The sink was leveled and we were able to get the vanity base installed underneath! The vanity installation was smooth sailing until we went to install the faucet.
We did amazing on the measurements and the drawers fit around the plumbing flawlessly (yay!), but we realized that our sink choice caused another issue. The drain that came with our faucet was for an overflow sink, but ours didn’t have an overflow, so to Amazon we went. We had to order a non-overflow drain plug to replace it.
After troubleshooting that, we installed the new mirror, toilet paper holder, and towel ring.
Then we gave the existing light an upgrade by spray painting it and swapping out the glass that surrounded the lightbulbs.
And with just a few bumps in the road, we transformed this simple powder room into magazine-worthy space! And honestly all of the problems stemmed from the super heavy sink that we chose. Had we chosen a lighter vessel sink option instead, much of our headaches might have been avoided!
But between the dark color, the painted ceiling, and the floating vanity, this small powder room now feels so much larger and so much more luxurious.
If this post inspired you to transform your powder room, check out the tutorials and links to our project supply down below:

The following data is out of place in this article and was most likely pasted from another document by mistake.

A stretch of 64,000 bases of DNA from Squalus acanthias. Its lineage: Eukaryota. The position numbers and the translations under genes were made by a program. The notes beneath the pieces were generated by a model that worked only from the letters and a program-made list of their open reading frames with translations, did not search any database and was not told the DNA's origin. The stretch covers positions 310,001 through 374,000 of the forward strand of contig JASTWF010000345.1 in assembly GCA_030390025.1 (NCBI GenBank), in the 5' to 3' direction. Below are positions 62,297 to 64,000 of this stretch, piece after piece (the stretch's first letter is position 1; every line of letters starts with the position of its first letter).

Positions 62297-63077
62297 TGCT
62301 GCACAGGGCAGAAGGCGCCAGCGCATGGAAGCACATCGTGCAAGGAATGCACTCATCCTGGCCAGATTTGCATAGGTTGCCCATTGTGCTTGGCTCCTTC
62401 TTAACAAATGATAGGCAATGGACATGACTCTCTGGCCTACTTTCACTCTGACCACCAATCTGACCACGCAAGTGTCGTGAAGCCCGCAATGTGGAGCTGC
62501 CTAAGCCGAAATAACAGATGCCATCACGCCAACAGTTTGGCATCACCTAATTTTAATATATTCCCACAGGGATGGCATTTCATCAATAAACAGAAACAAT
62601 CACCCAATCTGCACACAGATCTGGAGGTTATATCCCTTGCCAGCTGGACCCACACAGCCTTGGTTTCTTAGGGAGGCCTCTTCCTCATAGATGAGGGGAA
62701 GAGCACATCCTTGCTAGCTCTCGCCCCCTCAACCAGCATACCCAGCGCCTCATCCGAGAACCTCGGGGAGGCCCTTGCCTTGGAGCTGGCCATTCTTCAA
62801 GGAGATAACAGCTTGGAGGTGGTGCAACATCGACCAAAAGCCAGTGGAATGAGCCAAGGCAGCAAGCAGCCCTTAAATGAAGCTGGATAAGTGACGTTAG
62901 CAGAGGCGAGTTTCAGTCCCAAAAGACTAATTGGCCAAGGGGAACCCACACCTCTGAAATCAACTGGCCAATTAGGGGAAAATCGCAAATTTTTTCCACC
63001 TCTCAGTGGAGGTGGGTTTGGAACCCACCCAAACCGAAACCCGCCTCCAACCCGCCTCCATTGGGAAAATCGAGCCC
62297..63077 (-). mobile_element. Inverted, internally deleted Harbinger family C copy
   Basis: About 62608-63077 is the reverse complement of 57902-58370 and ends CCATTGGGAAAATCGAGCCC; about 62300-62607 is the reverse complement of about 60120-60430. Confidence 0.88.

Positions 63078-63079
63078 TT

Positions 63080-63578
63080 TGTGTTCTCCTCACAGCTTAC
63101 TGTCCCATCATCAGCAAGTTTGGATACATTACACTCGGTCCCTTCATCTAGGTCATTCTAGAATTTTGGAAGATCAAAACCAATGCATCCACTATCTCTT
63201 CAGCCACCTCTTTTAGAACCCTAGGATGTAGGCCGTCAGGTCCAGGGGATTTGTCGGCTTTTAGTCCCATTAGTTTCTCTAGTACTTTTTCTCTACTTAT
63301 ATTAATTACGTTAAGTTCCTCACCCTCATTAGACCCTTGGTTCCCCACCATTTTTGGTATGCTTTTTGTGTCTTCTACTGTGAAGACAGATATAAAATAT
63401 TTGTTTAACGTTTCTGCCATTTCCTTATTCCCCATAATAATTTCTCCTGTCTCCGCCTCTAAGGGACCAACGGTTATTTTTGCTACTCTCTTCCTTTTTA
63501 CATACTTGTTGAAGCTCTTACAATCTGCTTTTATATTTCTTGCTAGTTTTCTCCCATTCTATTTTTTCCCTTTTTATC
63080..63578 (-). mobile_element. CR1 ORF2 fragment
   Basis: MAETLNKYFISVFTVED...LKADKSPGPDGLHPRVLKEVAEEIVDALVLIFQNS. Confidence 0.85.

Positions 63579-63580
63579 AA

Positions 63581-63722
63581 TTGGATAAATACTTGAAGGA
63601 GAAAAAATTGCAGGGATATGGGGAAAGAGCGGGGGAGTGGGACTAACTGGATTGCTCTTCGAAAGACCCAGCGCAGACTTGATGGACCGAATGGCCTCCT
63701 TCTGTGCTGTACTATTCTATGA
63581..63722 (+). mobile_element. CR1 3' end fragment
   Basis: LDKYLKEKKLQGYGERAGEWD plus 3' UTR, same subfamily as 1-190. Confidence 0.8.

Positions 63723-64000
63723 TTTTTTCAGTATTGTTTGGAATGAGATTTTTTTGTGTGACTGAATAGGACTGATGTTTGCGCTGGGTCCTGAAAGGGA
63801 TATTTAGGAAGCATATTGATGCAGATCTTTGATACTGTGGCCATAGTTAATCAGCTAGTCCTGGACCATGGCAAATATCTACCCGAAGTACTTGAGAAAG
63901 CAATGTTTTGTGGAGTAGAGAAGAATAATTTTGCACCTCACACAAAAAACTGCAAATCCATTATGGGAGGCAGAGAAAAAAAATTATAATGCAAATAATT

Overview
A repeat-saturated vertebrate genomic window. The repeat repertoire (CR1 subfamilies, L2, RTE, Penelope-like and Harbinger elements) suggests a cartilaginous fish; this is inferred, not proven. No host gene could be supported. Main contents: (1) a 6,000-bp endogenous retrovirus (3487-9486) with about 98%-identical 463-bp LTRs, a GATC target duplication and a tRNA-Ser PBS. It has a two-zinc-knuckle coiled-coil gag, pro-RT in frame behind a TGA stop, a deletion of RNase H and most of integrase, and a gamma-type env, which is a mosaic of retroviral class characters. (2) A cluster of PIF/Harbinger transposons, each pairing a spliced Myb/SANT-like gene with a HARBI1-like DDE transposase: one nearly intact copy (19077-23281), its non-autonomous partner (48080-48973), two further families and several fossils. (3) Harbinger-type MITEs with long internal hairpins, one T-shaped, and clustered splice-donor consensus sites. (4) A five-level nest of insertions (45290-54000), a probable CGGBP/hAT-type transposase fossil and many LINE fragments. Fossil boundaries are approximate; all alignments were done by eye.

Powder Room Tutorials:
- DIY floating vanity with drawers
- DIY floating shelves (I guess “floating could’ve been the theme of this room)
You might also find these skills tutorials helpful:
- How to cut plywood with a circular saw
- How to apply edge banding so that it lasts
- How to build and install drawers
- How to stain wood like a pro
Colors + Finishes:
- Walls: Sherwin Williams Pewter Green in Satin (we used the Duration line)
- Shelves + Floating Vanity: Minwax Mocha stain, 2 coats of Helmsman Spar Urethane in Satin
- Wallpaper Accent Wall: Allen + Roth Green Vinyl Texture Peel and Stick Wallpaper
Powder Room Links:
- Grasscloth Wallpaper
- Drain Plug for Non-Overflow Sink
- Toilet Paper Holder
- Towel Ring
- Glass for Light Fixture Makeover
- Krylon Metallic Gold Leaf Spray Paint
- (2) Drawer Pulls for Bathroom Vanity
- Relax HD Light Bulbs
- Clear Construction Adhesive to Attach Sink
- Clear Caulk for Behind Sink
- 3” Wood Screws
- Delicate Surface Painter’s Tape
- Painter’s Tape
- Pre-Taped Plastic Tarp
- Purdy Jumbo Ultra Finish in ⅜” Nap
- Purdy Clearcut Paintbrush
- 1” Foam Insulation Board (what we cut our plywood on)
Tools + Jigs We Used:
Note: you do not need all of these tools and jigs to build something like this. We’ve accumulated a lot of little things over the years that make things easier, but many are not required.
- Rockler Drawer Front Clamps
- Kreg Hardware Installation Jig
- Wallpaper Installation Kit
- Glue Roller
- Kreg Accu-Cut Cutting Guide
- Kreg Rip-Cut Guide
- Random Orbital Sander
- Miter Saw
- Circular Saw
- Kreg 720 Pocket Hole Jig (we used this one, but any pocket hole jig will work)
- Dewalt Brad Nailer
- Easy Read Tape Measure
- Laser Measuring Tape
- Stud Finder with Laser
- Irwin Quick Grip Clamps
- WorkTunes Headphones
- Safety Glasses
If I missed any links, let me know in the comments below! And if you’d like a little more DIY inspiration for your half bath, check out these other powder room and bathroom projects we’ve tackled in the past: